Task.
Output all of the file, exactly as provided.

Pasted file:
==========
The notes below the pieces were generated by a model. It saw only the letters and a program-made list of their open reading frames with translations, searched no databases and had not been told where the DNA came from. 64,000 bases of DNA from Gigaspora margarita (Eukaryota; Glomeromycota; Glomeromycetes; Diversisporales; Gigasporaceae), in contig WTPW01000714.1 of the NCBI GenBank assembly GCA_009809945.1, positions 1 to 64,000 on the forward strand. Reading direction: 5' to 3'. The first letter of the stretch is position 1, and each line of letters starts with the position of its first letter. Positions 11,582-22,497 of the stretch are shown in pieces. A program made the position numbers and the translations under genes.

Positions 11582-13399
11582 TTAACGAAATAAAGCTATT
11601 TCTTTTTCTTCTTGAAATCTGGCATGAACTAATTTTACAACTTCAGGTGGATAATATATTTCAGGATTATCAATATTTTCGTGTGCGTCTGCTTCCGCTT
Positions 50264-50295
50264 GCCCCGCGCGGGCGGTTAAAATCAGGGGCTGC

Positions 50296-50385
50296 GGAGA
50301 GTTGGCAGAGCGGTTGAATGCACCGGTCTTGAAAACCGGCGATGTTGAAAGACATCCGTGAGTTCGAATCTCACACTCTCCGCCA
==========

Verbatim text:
The notes below the pieces were generated by a model. It saw only the letters and a program-made list of their open reading frames with translations, searched no databases and had not been told where the DNA came from. 64,000 bases of DNA from Gigaspora margarita (Eukaryota; Glomeromycota; Glomeromycetes; Diversisporales; Gigasporaceae), in contig WTPW01000714.1 of the NCBI GenBank assembly GCA_009809945.1, positions 1 to 64,000 on the forward strand. Reading direction: 5' to 3'. The first letter of the stretch is position 1, and each line of letters starts with the position of its first letter. Positions 11,582-22,497 of the stretch are shown in pieces. A program made the position numbers and the translations under genes.

Positions 11582-13399
11582 TTAACGAAATAAAGCTATT
11601 TCTTTTTCTTCTTGAAATCTGGCATGAACTAATTTTACAACTTCAGGTGGATAATATATTTCAGGATTATCAATATTTTCGTGTGCGTCTGCTTCCGCTT
Positions 50264-50295
50264 GCCCCGCGCGGGCGGTTAAAATCAGGGGCTGC

Positions 50296-50385
50296 GGAGA
50301 GTTGGCAGAGCGGTTGAATGCACCGGTCTTGAAAACCGGCGATGTTGAAAGACATCCGTGAGTTCGAATCTCACACTCTCCGCCA